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    Everyone did. But "Mr. Internet" revels in taking the opportunity to correct someone.

    As to the OP - every new camera out there that you buy will have a resolution of 8MP or more; 10 is really the new "low end" of camera resolution. A 6MP image will make great 8X10 prints. If you want to go larger than that (13X19 for example), a 6MP can still make great prints up to that size (which is currently the maximum size for consumer larger format printers).

    So essentially - worrying about megapixels at this stage of camera technology, is like worrying about whether or not you will remember to breathe - pointless.
     
  9. dhilberg

    dhilberg TPF Noob!

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    Megapixels are important, but the industry greatly over exaggerates it for marketing purposes, just like the PC world focuses on CPU clock speed as a performance indicator. Camera manufacturers have taken advantage of people's assumption that more == better, which is why they focus on megapixels when trying to sell you a camera. Almost all newer cameras have more megapixels than really needed, so I wouldn't even worry about it.

    If--like many people--all you are ever going to print is 4x6 or 5x7 @ 300ppi (true photo quality), then mathematically speaking you only need a 3 megapixel camera (yes, it's true). For on-screen photos, 72 ppi is all you need, which means that you can get away with even less megapixels.

    Here's some links on the subject:

    The Megapixel Myth
    The Truth About Digital Cameras - Pogue’s Posts Blog - NYTimes.com
    Breaking the Myth of Megapixels
    Design215 megapixels comparison and maximum print size charts
     
  10. B Kennedy

    B Kennedy TPF Noob!

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    I agree with dhilberg that the camera industry is using more MP as an advertising scheme. So many people ask me about which camera to get and they want to push to get the most MP possible. You can only give advise so many times and then you just start chuckling. But anyways, its great that everyone is talking about print sizes etc., but what's really interesting is what you can do post-op with the pictures having many more pixels to work with. Like people were saying about print sizes, sure a 3mp camera can print a 5x7 just as well as a 20mp if exposed/focused properly. But say you don't expose properly and you have to edit/enhance later on. Especially say if you underexpose a picture, yet you really liked it for whatever reason, when you try and lighten it up a bit (choosing whichever tool you like) you intevitably will get more noise from a lower end lower MP camera. I think the more MP as well gives you more freedom in the editting/alteration process and then ultimately in the printing process. Let me know what you guys think about the post-op processing vs MP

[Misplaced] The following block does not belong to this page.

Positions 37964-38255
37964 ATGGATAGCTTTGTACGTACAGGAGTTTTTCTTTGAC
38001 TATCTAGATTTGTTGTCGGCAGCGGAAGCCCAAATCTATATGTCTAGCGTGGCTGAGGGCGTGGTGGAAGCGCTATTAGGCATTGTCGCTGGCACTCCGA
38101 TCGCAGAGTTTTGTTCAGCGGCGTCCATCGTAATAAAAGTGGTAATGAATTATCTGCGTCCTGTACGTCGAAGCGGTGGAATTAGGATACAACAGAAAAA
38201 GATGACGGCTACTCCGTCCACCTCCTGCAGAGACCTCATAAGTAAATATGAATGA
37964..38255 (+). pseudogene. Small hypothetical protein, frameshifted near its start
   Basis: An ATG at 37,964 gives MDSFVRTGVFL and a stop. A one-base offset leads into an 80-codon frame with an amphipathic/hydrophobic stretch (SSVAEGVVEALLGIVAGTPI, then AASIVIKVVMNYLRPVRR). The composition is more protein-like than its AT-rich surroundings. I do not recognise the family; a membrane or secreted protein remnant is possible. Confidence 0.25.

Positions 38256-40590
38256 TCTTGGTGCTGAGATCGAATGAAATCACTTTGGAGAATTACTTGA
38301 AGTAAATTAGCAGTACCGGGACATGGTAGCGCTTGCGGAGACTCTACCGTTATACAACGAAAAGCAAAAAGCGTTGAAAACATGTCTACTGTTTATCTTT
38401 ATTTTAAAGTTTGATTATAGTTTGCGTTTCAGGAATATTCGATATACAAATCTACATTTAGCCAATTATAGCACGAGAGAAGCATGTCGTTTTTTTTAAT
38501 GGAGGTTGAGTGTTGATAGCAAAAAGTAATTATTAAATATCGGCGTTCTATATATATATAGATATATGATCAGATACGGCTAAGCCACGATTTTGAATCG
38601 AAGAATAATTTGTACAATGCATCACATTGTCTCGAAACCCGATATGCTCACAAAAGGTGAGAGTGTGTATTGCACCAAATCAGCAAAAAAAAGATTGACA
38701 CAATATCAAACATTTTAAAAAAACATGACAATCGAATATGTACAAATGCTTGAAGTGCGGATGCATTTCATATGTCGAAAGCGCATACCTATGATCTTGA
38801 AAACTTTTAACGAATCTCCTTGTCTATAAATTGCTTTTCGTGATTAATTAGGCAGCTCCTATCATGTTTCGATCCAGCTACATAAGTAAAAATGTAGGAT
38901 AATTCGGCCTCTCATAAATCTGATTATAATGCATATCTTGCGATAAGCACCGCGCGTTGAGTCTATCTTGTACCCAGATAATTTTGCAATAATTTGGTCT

11. hankejp

    hankejp TPF Noob!

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    Not to Hijack this thread, but has anyone printed a poster size (20x30) from a D90 size file? Just wondering how the quality looked.

    Thanks
     
  12. dcclark

    dcclark TPF Noob!

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    Hankejp -- I have printed a 20x30 from my 10 MP D40x -- I forget if the D90 is 10 or 12 MP, but either way, my results will apply. It looks great. The image quality is good enough that you won't notice any problems, as long as you're not trying to smell the photo. :p Technically speaking, you'll get around 130 dpi, which (at the distances that you should be viewing a 20x30 from) will look great. Notice that 12 or 15 MP will NOT increase the dpi in any noticeable way.